Steamboat Springs I had the job on Sunday morning to photograph the first leg of the Steamboat Marathon near Hahn's Peak Village and then shoot the finish some two-and-a-half hours later in Steamboat.
At first, the task seemed like a pain. Up at 5:30 a.m., get ready, go to the office for the camera and then drive, quickly, up Elk River Road to make it to the 7:30 a.m. start.
But once I was up and going, I began to understand the levity of the situation, and my attitude changed.
The morning was cool and clear. While driving up there, I passed the massive gaggle of half-marathoners warming up before the start of their race at Moon Hill. Everyone looked eager; some looked a little nervous.
My black truck weaved through Clark, then up Willow Creek Pass and finally to the first close look at Hahn's Peak from the north side of the pass.
There is a reason the Steamboat Marathon is ranked one of the most scenic marathons in the country. A huge part of that reason is the first few miles of the run, which are dwarfed by the unique mountains and hills of North Routt County. Hahn's Peak is a big green and brown beautiful monster, and near the base of it 500 runners stood on the highway preparing. When I arrived and looked at the focused faces of the runners as they deeply breathed in the cool mountain air, the levity was clear. These men and women were going to run 26.2 miles, from Hahn's Peak Village to Steamboat Springs. Sure, some up there had done it before, and some probably have run longer and harder routes. But the sheer distance in itself is amazing and is an accomplishment no matter what.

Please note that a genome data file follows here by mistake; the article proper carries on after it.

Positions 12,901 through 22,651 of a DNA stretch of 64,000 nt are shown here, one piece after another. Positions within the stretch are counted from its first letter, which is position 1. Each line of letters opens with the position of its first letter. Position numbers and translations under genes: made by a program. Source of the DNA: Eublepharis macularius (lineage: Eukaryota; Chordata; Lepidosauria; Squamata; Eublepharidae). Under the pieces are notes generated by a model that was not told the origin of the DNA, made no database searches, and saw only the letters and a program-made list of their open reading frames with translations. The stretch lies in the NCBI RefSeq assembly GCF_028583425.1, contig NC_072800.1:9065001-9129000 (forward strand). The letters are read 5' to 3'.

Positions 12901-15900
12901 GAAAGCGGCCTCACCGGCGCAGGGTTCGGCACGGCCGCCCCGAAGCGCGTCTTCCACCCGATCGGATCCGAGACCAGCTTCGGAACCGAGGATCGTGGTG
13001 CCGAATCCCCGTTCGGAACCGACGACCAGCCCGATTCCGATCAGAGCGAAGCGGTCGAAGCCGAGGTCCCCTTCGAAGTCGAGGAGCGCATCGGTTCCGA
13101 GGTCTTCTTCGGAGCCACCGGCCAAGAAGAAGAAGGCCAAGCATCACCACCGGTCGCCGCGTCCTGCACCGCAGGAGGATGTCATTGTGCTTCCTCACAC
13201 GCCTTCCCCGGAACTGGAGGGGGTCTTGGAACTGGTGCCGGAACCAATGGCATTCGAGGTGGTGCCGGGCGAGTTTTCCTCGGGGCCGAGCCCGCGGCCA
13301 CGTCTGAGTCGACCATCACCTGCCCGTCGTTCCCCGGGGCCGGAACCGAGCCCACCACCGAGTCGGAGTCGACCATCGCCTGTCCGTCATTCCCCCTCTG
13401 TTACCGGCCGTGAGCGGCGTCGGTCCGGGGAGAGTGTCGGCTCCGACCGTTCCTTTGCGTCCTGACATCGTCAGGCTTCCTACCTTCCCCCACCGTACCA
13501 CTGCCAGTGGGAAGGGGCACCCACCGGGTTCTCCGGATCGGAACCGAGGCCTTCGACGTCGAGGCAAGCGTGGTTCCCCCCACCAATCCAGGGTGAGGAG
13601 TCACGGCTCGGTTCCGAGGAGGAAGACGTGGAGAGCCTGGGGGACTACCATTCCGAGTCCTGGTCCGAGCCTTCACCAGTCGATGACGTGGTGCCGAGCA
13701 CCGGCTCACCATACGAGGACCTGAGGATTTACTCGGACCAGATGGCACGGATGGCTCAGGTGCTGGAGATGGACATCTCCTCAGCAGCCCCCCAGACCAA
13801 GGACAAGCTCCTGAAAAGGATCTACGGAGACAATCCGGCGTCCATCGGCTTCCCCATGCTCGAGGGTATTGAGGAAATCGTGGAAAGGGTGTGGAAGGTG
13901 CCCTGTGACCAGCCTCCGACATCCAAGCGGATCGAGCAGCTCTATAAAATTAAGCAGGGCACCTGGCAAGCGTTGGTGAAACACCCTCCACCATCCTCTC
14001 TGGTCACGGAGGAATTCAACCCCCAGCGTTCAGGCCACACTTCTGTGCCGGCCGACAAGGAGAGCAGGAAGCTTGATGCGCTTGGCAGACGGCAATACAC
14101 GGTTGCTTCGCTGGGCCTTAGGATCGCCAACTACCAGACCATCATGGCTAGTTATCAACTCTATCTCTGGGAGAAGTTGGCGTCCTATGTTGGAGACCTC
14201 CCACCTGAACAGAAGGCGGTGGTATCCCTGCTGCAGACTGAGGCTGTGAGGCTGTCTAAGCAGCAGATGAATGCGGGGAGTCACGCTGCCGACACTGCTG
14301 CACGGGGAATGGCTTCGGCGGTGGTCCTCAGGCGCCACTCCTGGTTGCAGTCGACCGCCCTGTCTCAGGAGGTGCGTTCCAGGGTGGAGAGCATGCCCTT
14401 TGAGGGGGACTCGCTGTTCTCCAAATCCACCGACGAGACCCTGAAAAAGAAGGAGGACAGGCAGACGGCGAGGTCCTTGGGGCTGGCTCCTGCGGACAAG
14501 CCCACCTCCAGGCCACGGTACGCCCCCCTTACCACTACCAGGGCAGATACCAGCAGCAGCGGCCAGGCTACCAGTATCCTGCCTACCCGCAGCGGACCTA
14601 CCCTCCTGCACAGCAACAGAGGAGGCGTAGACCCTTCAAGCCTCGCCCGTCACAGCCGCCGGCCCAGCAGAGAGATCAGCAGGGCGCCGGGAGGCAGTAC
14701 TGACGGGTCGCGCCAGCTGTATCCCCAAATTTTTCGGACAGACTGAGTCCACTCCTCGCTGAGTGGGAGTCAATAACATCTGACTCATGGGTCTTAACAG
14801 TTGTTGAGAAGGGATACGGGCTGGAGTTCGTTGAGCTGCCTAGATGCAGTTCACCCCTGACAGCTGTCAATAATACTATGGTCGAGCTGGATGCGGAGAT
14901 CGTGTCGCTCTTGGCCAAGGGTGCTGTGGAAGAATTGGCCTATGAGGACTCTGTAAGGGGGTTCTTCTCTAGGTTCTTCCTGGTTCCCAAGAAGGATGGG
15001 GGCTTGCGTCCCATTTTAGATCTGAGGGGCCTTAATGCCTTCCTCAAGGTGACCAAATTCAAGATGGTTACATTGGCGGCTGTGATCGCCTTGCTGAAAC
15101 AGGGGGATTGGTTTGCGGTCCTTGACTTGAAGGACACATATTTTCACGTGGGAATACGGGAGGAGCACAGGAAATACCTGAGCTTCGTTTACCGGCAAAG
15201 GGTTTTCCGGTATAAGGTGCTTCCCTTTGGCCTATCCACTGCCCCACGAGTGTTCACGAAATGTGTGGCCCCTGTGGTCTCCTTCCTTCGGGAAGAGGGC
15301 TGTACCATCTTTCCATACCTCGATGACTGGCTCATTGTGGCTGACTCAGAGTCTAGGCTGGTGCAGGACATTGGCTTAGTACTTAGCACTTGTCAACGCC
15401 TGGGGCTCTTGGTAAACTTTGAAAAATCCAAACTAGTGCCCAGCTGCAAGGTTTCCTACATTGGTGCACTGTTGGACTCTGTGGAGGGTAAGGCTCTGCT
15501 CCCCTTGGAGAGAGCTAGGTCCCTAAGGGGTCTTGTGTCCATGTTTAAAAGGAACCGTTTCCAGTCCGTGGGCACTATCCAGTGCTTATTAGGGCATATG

I shot the start, then drove up the road and stopped at different parts of the run to photograph the runners. Then I drove all the way back, passing every runner on the road that day, more than 1,000. The Steamboat Marathon is a race. But the fact is, it's more of a run. Only one man and one woman won each race on Sunday. More than 1,500 individuals ran to the finish line in the 10K, half-marathon and marathon. Each one who crossed the finish line achieved a personal accomplishment that I think outweighs any one runner's glory as the fastest.
If you don't agree, just go down and look at the faces of the people crossing the finish line. You will see joy from the accomplishment of finishing, not people wishing they came in first.